Washington among worst-paying states for women

From 24/7 Wall Street:

Income inequality is severe in some industries, and there are states with concentrations of these businesses. In these states, the gender earnings gap for full-time workers is extremely high, and Washington state is one of the worst.

In an interview with 24/7 Wall St., Institute for Women’s Policy Research study director Ariane Hegewisch explained that the biggest reason for the pay gap between men and women in these states came down to where people are employed. While the gap in pay still exists in nearly every occupation, she said, it is much narrower in fields such as health care, education and real estate.

As of 2011, Washington state had one of the highest proportions of workers in professional, scientific and management positions – fields with more severe gender pay gaps. Women in those positions earned nearly $22,500 less than men did. In Washington’s Bremerton-Silverdale metropolitan area, women earned $18,650 less than men — the ninth biggest earnings gap among all U.S. metropolitan areas.

In the state’s professional, scientific and management positions, which account for a high 11.9% of all positions in the state, median earning for men exceeded that for women by $22,487. This was nearly $10,000 higher than the national wage gap in this industry. Here’s the data:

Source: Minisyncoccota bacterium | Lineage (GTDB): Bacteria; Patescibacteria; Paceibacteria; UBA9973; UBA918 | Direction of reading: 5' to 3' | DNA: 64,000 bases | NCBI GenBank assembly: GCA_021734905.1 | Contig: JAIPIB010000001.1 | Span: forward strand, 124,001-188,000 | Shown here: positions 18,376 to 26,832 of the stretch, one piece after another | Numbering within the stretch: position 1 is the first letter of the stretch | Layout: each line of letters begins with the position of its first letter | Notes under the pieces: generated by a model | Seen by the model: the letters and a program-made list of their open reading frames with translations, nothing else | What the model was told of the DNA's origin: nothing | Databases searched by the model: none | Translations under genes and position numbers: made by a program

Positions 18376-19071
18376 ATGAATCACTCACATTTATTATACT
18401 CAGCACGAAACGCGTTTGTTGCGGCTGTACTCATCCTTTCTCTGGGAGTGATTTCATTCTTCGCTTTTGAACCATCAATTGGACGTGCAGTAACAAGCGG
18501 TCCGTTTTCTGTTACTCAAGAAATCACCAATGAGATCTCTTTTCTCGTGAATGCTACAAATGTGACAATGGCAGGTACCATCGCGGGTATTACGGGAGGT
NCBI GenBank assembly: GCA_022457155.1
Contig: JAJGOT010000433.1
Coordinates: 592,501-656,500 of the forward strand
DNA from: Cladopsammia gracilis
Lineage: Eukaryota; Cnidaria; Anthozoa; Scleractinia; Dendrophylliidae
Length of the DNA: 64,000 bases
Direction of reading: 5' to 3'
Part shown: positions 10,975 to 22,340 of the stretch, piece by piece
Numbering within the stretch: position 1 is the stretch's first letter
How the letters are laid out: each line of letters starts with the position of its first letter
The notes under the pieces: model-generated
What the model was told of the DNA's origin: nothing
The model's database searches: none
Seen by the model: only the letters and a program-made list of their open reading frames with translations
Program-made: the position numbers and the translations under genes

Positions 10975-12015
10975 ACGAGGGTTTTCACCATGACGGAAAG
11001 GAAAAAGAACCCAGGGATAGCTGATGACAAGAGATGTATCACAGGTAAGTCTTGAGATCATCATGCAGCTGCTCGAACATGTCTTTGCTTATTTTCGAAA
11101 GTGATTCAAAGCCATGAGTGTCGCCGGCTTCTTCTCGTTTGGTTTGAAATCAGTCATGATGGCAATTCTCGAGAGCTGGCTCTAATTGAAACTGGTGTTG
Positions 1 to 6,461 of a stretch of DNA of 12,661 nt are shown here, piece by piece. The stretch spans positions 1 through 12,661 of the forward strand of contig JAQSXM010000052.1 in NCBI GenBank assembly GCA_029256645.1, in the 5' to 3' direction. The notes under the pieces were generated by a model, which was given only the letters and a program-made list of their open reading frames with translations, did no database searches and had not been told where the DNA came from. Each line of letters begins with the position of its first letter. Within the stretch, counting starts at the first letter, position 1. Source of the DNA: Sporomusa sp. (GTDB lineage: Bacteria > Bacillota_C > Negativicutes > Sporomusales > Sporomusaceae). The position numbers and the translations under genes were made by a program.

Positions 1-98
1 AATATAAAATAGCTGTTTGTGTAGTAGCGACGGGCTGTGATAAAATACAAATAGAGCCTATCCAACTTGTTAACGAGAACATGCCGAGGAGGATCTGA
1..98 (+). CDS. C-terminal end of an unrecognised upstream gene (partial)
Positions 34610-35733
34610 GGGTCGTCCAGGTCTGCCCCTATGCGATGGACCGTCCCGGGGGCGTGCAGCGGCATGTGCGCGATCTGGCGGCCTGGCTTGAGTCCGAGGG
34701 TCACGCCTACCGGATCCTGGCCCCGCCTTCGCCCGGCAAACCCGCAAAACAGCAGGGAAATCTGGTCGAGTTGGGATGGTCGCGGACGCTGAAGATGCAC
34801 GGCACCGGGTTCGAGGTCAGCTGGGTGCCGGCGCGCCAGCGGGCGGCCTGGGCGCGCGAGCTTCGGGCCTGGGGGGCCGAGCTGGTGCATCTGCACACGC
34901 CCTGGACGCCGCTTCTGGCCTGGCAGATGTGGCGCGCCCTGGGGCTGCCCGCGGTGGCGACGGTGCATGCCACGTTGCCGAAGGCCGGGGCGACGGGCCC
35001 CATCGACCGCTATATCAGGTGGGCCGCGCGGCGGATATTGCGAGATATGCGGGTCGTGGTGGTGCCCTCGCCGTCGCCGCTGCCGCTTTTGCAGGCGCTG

#5: Washington State
Gender difference in full-time, year-round income: $13,979
Female full-time, year-round median income: $41,817 (9th highest)
Male full-time, year-round median income: $55,796 (6th highest)
2011 unemployment rate: 9.2% (16th highest)

  • Leave a Reply

Your email address will not be published. Required fields are marked *

More To Read

October 17, 2018

We’re Number 1!

For at least 22 years, Washington has had the highest taxes on lower-income people.

October 16, 2018

I’m Going to Tip Minority Servers More – and Whites Less

Racism and discrimination translate to lower tips for people of color

October 12, 2018

The Unemployment Rate Isn’t All That Matters

“Slack” is why wages are low even when unemployment is down